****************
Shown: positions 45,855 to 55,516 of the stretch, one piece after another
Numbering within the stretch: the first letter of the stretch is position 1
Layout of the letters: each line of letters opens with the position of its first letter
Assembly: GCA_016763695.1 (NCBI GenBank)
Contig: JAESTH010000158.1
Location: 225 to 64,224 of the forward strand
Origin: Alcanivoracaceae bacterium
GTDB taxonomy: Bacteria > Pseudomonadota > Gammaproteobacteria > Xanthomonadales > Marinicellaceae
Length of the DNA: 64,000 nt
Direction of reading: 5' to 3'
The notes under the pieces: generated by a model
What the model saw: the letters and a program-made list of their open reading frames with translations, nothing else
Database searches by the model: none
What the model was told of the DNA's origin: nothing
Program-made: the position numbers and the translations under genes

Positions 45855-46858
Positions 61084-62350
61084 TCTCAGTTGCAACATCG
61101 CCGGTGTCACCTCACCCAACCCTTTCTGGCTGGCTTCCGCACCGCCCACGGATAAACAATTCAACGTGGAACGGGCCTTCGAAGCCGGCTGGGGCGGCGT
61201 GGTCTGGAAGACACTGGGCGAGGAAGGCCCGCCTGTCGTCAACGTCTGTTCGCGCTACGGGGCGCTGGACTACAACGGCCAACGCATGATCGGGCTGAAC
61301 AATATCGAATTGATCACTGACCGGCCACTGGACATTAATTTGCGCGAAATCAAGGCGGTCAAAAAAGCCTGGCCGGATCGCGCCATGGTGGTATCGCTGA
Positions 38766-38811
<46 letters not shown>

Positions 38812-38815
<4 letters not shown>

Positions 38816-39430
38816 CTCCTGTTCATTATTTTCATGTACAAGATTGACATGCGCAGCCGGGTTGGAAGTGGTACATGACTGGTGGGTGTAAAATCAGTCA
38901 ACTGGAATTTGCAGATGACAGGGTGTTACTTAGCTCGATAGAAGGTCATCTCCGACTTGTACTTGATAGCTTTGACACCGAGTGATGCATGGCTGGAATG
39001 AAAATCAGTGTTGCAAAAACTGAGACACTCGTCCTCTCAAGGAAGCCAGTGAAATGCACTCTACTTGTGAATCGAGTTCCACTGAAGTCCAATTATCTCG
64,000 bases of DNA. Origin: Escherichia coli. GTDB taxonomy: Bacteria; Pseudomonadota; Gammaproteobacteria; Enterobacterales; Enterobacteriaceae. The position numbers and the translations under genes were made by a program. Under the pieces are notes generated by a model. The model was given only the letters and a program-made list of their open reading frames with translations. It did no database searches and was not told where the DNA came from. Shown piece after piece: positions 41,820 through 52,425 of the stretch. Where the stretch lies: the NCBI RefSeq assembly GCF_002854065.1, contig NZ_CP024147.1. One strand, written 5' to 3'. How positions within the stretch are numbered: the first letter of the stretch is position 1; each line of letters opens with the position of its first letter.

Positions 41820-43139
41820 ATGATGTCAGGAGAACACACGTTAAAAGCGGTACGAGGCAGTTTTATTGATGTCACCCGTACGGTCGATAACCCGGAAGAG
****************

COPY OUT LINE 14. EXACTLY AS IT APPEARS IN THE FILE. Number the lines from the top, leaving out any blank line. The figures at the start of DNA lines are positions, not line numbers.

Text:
What the model was told of the DNA's origin: nothing